Economic Impact of Aflatoxin Contamination in Groundnuts Production


Aflatoxin is known in chemistry science as a mycotoxin that, thus a micro dangerous chemical substance produced as a secondary metabolites by Aspergillus Flavus and Aspergillus parasiticus fungi. These fungi are widely studied due to their effect on humans and animals, as well as the economic implications thereof (Galvez et al, 2003; Chinnan & Resurreccion, 2013; Kaaya, 2014).

Aflatoxin, like foot-and-mouth disease, hinders the export of African products and agricultural produce to lucrative European, US and rich Asian markets. Often the communities have little knowledge of the existence of such problems and their socio-economic impact. In general, the communities do not have solutions to the problems caused by these diseases, as they do not fully understand them.

Economic Impact of Aflatoxin Contamination in Groundnuts Production

Aflatoxin has been identified as the major problem in groundnuts trade for African countries who are losing about $760 million annually due to contamination of groundnuts (FAO, 1997; Kaaya, 2014).

Smallholder producers suffer the biggest losses both socially and economically, as they lose much of their produce to rotting and contamination caused by moulds and fungi. They are also prone to diseases caused by consuming higher level of aflatoxin.  About 40 percent of burden of diseases in Africa South of Sahara are related to consumption of high levels of Aflatoxin (Kaaya, 2014; Williams et al, 2004).

It is expensive to remove aflatoxin in contaminated groundnuts, raising processing costs. This promotes cost transfer behaviour amongst value chain actors. On the other hand, about 40 percent of disease burden in Africa is related to Aflatoxin contamination, affecting farm labour especially for smallholder farmers, reducing their time and cash investment in their farming businesses, and a threat to their health. Aflatoxin is linked to liver cancer, kwashiorkor, retarded growth in kids and animals, malaria and HIV. Due to pronounced health risks, many countries and trading blocs have imposed strict control measures on international groundnuts trading to safeguard their citizens and improve food safety. However, aflatoxin contamination can be reduced to acceptable levels through raising awareness amongst smallholder producers, investing in quality management as well as crafting and implementing favourable policies that encourage investment in aflatoxin mitigation.

Aflatoxin as a chemical substance is difficult to destroy without destroying the contaminated food. Once groundnuts are contaminated, it will be difficult to eliminate aflatoxin from them. Food processing usually requires low to medium temperatures of between 0 to 180° to cook or roast. Aflatoxin can only be eliminated at temperatures of over 480° (Kaaya, 2014).

Processing aflatoxin contaminated nuts into consumer ready products does not eliminate aflatoxin in groundnuts. If the groundnuts have high levels of contamination, then the end product will also contain higher levels of toxic substances. This in turn exposes the consumers of such products to higher levels of intoxication by aflatoxin and increases the risks of contracting aflatoxin related diseases.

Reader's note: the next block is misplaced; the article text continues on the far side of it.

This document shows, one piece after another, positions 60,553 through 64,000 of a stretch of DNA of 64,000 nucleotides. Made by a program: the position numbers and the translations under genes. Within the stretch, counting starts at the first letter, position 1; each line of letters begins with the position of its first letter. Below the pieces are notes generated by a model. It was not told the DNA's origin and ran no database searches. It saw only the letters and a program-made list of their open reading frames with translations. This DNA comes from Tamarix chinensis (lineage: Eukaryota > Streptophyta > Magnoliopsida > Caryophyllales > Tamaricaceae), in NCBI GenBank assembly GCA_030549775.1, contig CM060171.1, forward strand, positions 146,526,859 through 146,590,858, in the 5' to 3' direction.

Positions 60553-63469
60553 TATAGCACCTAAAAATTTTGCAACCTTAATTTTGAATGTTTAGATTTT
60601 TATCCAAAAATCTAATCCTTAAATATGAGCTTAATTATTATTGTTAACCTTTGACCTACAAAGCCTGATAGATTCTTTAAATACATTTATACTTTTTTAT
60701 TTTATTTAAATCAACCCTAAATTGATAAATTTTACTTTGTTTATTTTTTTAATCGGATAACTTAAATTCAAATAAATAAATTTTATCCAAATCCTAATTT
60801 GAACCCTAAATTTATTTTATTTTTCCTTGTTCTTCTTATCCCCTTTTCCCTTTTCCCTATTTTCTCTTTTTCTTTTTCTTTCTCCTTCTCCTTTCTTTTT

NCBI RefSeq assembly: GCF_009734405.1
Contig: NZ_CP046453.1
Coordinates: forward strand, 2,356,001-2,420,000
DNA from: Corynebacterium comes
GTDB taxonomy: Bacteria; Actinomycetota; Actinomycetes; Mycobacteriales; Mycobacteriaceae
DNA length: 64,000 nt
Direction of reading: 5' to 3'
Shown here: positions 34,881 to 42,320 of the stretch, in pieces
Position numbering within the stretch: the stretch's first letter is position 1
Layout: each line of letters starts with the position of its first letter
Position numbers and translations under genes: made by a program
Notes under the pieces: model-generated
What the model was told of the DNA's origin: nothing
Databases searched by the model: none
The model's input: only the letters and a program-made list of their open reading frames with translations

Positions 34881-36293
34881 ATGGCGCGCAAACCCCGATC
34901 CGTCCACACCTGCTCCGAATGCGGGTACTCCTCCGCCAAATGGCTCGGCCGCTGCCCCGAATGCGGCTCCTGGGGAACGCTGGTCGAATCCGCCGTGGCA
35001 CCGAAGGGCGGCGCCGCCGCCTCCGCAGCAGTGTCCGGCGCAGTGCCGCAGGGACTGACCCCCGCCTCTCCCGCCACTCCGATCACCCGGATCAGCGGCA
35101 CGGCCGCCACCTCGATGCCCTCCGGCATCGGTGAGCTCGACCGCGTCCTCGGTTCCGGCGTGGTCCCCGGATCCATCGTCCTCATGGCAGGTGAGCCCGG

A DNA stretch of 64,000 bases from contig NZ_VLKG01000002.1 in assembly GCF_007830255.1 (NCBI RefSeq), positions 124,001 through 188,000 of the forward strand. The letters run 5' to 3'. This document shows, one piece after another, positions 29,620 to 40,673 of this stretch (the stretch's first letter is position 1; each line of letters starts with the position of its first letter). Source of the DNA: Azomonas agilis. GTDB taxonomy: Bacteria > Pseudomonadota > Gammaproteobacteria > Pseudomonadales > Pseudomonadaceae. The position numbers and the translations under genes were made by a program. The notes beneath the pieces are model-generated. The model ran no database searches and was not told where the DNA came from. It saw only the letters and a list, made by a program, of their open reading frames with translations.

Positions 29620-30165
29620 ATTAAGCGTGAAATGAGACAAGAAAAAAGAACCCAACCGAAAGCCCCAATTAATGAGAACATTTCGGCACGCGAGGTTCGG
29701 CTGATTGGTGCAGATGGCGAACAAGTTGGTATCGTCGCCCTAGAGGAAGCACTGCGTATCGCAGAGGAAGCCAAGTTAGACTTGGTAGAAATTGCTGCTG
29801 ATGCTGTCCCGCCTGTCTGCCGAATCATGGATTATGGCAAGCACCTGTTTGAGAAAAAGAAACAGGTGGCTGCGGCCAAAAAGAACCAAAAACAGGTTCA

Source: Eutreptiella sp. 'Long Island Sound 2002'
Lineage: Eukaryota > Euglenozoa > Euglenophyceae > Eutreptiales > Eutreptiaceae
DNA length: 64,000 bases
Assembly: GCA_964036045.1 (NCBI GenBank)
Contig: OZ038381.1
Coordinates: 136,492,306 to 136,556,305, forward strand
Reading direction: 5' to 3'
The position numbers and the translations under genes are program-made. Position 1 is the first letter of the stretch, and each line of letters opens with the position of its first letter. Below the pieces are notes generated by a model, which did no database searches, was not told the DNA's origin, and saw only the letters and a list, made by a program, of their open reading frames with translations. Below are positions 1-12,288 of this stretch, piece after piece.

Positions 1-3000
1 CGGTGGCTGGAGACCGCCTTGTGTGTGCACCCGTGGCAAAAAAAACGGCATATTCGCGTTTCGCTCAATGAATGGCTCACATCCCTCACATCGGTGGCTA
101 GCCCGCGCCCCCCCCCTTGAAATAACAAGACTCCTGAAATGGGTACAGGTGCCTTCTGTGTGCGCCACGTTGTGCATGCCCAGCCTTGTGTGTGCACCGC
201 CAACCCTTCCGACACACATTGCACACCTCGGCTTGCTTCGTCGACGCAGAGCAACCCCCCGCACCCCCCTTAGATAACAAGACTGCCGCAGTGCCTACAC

The major economic effect of aflatoxin contamination in groundnuts to smallholder groundnuts farmers in developing countries, including Mozambique is poor marketability of their produce in international markets and poor prices in domestic markets that lead to lower net income to producers and other chain actors.

Taking the case of Zambia, groundnuts is considered one of the most important legumes cultivated on larger farm land area and as a replacement cash crop in place of tobacco that is now facing more stringent regulation in the international markets. Groundnuts are considered a very important source of protein for lower income families in both urban and rural areas, as well as smallholder producers (Times media group, September, 2014). However, higher levels of aflatoxin contamination hinder the exportation of surplus or tradable groundnuts to lucrative markets. Like in Mozambique, less than 5 percent of groundnuts produced are controlled for aflatoxin in the domestic markets, exposing domestic consumers to higher negative health risks (Times media group, 2014). Lack of control by the ineffective Bureau of standards in Zambia and Mozambique means that aflatoxin contaminated ready-to-eat products, floods the domestic markets in both countries. These products can be locally produced or imported.

Aflatoxin contamination lowers the net revenue of all market participants, in an effort to reduce contamination and improve quality of the groundnuts available for processing. This is caused by purchase price dynamics and sorting cost, as in most cases off grades are discarded. Poor post harvesting practices by smallholder producers increases the risk of purchasing sorted but aflatoxin contaminated nuts that will require further processing. The risk factor forces most traders to buy unsorted nuts at lower prices and do the sorting and grading. Higher costs often lead the traders to engage in cost shifting behaviour (Economic Research International, 2012).